A potential drop of more than 60 percent in Metra delays.
That number alone makes an ambitious $3.2 billion fix for rail congestion in the Chicago region attractive in the eyes of area commuters. And railroads, with the backing of the business community, also support the Chicago Region Environmental and Transportation Efficiency Program, or CREATE.
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But where funding for the $2 billion worth of work remaining will come from is a question both U.S. congressmen and industry officials pondered at a Monday hearing of the House Subcommittee on Railroads, Pipelines and Hazardous Materials.
The Chicago region hosts about 1,300 trains a day -- 800 Amtrak and Metra trains and 500 freights. But the outdated infrastructure and numerous street level crossings make it a major chokepoint for freight trains, not to mention the delays caused for drivers.
State dollars for the project run out this year and there's nothing forthcoming in the federal government's latest transportation plan.
Projects under CREATE include bridges separating freight and passenger trains among other upgrades on the Union Pacific West, BNSF, Southwest Service, Rock Island and Heritage Corridor Lines.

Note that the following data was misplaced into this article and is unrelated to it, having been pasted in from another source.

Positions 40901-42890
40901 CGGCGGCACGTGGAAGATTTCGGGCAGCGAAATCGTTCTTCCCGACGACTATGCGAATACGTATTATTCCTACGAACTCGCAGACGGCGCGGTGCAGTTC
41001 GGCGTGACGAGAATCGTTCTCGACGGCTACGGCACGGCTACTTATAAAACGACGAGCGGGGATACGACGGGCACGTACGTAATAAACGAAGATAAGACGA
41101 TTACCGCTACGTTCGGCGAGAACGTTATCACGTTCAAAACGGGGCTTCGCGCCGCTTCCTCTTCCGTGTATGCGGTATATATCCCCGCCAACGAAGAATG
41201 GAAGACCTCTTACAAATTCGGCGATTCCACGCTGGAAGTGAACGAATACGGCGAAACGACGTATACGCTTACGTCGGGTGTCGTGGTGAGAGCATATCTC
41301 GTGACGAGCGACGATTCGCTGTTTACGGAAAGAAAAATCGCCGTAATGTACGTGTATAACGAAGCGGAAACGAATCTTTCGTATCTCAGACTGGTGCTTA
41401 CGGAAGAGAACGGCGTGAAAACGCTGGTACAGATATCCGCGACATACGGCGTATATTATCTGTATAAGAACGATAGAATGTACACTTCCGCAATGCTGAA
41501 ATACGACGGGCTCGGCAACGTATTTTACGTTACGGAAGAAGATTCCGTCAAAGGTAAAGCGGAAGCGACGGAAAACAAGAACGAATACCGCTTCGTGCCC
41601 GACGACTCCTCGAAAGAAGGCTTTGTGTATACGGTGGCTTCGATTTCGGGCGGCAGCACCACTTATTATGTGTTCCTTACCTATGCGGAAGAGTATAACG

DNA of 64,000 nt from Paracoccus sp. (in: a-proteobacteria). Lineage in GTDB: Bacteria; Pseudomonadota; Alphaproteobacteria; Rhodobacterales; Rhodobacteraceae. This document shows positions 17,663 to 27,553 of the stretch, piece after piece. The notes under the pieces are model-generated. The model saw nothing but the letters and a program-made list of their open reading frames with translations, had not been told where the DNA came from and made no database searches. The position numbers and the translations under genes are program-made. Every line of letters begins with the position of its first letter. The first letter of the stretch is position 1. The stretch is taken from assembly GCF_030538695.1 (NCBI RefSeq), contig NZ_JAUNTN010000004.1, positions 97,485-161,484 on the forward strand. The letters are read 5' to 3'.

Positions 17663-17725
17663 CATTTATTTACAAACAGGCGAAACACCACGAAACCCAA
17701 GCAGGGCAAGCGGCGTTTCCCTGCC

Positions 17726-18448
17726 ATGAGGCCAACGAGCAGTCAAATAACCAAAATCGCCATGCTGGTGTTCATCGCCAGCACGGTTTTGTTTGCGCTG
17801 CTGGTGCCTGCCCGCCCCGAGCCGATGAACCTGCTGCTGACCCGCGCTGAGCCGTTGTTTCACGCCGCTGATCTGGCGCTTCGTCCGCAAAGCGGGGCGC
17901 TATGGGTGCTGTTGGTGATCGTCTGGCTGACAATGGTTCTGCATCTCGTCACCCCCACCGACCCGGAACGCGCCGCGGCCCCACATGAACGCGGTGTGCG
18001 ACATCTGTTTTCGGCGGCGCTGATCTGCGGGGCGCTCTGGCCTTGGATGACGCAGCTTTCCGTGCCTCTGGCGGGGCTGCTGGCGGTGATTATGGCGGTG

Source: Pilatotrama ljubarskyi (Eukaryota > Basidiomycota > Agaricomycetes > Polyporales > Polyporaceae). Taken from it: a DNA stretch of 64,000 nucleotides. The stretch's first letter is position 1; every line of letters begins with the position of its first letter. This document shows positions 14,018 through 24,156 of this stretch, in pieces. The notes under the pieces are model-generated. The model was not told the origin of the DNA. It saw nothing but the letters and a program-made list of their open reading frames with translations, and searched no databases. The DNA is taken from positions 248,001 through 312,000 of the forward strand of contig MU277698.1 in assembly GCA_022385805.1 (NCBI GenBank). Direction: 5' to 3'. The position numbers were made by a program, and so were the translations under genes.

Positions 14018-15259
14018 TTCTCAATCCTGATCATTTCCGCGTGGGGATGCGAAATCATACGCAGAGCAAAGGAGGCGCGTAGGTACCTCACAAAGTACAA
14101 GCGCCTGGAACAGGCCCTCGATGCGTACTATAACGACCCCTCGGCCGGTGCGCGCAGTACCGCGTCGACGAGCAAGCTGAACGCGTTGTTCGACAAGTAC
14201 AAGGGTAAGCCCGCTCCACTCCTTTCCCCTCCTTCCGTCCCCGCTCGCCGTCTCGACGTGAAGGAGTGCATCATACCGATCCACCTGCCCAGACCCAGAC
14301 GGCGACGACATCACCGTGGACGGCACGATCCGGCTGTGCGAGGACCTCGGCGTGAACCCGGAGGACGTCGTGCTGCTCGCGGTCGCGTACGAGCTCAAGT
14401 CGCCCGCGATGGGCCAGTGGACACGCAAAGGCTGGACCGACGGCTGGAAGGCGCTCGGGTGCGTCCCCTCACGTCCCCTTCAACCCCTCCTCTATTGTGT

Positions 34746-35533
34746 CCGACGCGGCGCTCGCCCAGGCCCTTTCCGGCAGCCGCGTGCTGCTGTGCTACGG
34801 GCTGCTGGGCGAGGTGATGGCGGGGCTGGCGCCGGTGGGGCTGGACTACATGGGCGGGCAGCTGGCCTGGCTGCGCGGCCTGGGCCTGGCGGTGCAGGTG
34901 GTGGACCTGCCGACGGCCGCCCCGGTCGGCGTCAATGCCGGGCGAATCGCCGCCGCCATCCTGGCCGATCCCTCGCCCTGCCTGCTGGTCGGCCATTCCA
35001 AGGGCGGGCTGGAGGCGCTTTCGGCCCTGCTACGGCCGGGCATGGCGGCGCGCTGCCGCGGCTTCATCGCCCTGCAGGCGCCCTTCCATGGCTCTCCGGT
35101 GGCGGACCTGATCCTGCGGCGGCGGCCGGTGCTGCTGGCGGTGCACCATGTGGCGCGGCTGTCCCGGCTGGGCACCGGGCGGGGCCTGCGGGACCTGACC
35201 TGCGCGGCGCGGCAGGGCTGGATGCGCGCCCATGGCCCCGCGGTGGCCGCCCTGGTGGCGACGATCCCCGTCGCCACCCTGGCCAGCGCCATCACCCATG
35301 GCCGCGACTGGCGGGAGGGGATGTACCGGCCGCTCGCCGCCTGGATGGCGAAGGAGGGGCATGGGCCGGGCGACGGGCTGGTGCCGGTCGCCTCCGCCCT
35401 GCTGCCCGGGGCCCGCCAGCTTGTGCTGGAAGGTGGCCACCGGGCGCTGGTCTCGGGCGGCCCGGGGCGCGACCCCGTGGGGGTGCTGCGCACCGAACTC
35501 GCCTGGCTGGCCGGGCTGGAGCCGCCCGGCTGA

Metra Chairman Brad O'Halloran testified that if CREATE is fully implemented it could reduce commuter delays by two-thirds. "Each of these lines would experience less delays and improve reliability," he said.
Illinois Chamber of Commerce President Doug Whitley called federal funding for CREATE "episodic at best. I'm not sure it's seen as a priority," he said.
Congressman Dan Lipinski, a Western Springs Democrat, has hopes Congress can craft a substantive transportation bill next year that addresses the funding vacuum.
But he said the public should be aware that substantial progress has been made on the program with about $1.2 billion secured for work such as grade separations in Downers Grove and in the Englewood neighborhood of Chicago. "There's a misconception it's not moving forward," he noted.
O'Halloran also appealed to lawmakers to extend the deadline and help pay for positive train control, an automatic braking system that kicks in when collisions are imminent. The government has mandated the system must be in place by Dec. 31, 2015. It's going to cost Metra about $220 million, the agency estimates.